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Race and ‘The Real Housewives’


Because of the hyperbolic hairstyle and self-tanner that had developed deeper than her own voice, Ms. de Lesseps was accused by fans on Twitter of being in blackface. She later appeared on “Watch What Happens Live,” Bravo’s late-night show, and denied that she had done anything wrong. Still, she apologized, saying, “I love Diana Ross. I totally respect Diana Ross. It was really kind of a tribute to her. It was Halloween!” She added that she applied no additional color to her skin, other than bronzer, and “would never dream of doing a blackface, ever.”

Only one “New York City” cast member, Carole Radziwill, acknowledged the transgression on the show before it was mostly forgotten about for the rest of the season.

But what if there had been an African-American woman on the cast? And, of course, the bigger question: Why has there never been a black woman on the cast of “New York City”? According to the most recent United States census, 24.3 percent of New York City’s population is black, 29.1 percent is Hispanic, and 42.8 percent is white. If less than half of the city is white, why is 100 percent of the cast of “The Real Housewives of New York City” white?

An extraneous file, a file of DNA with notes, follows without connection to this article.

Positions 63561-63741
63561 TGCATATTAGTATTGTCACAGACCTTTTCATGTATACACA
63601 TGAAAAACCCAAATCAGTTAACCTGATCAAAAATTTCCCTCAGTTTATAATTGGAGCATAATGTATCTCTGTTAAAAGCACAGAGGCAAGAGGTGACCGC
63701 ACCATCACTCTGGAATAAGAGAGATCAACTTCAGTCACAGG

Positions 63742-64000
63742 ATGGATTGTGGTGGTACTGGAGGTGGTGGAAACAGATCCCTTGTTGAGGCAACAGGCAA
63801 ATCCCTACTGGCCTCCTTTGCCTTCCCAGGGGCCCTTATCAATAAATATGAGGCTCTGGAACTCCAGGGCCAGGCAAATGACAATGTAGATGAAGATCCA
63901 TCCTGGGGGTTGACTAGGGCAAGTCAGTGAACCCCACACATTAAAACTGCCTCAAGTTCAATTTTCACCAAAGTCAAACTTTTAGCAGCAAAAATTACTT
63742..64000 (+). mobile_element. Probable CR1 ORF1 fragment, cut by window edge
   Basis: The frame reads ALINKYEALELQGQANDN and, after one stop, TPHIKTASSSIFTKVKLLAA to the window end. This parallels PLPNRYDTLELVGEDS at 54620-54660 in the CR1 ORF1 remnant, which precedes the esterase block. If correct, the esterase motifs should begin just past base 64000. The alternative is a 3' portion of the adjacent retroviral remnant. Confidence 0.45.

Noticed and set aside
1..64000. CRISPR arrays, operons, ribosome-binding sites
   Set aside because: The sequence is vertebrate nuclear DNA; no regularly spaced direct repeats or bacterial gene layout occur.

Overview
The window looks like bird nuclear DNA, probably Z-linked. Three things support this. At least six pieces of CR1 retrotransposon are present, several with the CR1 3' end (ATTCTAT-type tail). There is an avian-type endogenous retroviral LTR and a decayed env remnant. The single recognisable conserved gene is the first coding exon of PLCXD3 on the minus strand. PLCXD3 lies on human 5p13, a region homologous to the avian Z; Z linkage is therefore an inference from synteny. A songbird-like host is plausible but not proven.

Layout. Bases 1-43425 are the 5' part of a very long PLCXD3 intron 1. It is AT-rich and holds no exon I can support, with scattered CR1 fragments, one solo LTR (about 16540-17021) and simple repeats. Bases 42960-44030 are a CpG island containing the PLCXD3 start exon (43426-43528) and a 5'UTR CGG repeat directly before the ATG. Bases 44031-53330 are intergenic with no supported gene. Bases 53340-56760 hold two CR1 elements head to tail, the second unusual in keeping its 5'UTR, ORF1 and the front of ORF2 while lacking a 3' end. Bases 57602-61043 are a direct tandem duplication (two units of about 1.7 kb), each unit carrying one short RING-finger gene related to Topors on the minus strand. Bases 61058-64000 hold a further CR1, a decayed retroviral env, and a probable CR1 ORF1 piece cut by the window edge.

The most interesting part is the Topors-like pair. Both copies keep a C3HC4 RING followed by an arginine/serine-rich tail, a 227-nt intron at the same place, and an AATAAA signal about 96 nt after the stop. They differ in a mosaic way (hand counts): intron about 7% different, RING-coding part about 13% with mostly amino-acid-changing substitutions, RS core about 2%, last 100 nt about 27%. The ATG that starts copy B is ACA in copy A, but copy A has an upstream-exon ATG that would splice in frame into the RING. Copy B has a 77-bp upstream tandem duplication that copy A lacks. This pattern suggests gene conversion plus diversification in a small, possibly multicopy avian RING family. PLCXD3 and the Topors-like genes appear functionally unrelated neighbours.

And are the people making the show concerned about this?

“Absolutely, it bothered me,” said Heather Thomson, who was a cast member from 2012 to 2015. “I advocated for more diversity while I was on ‘The Real Housewives of New York City,’ not only to showcase the reality of NYC, but also my own true circle of friends.”

Her professional and social circles were notably more diverse than some of her castmates. Before founding her shapewear company, Yummie, she was the founding design director of Sean Combs’s label Sean John and worked closely with Jennifer Lopez and Beyoncé to develop and introduce their clothing lines. If ever there were a white bridge to an elite crowd of affluent nonwhite women in Manhattan, Ms. Thomson was it.

Ms. Thomson said that after her first season on the show, she recommended several women of color to producers. The producers “were wide open to it,” she said, and they contacted the women she recommended, but ultimately “were not successful in finding the right individual to fill the void.”


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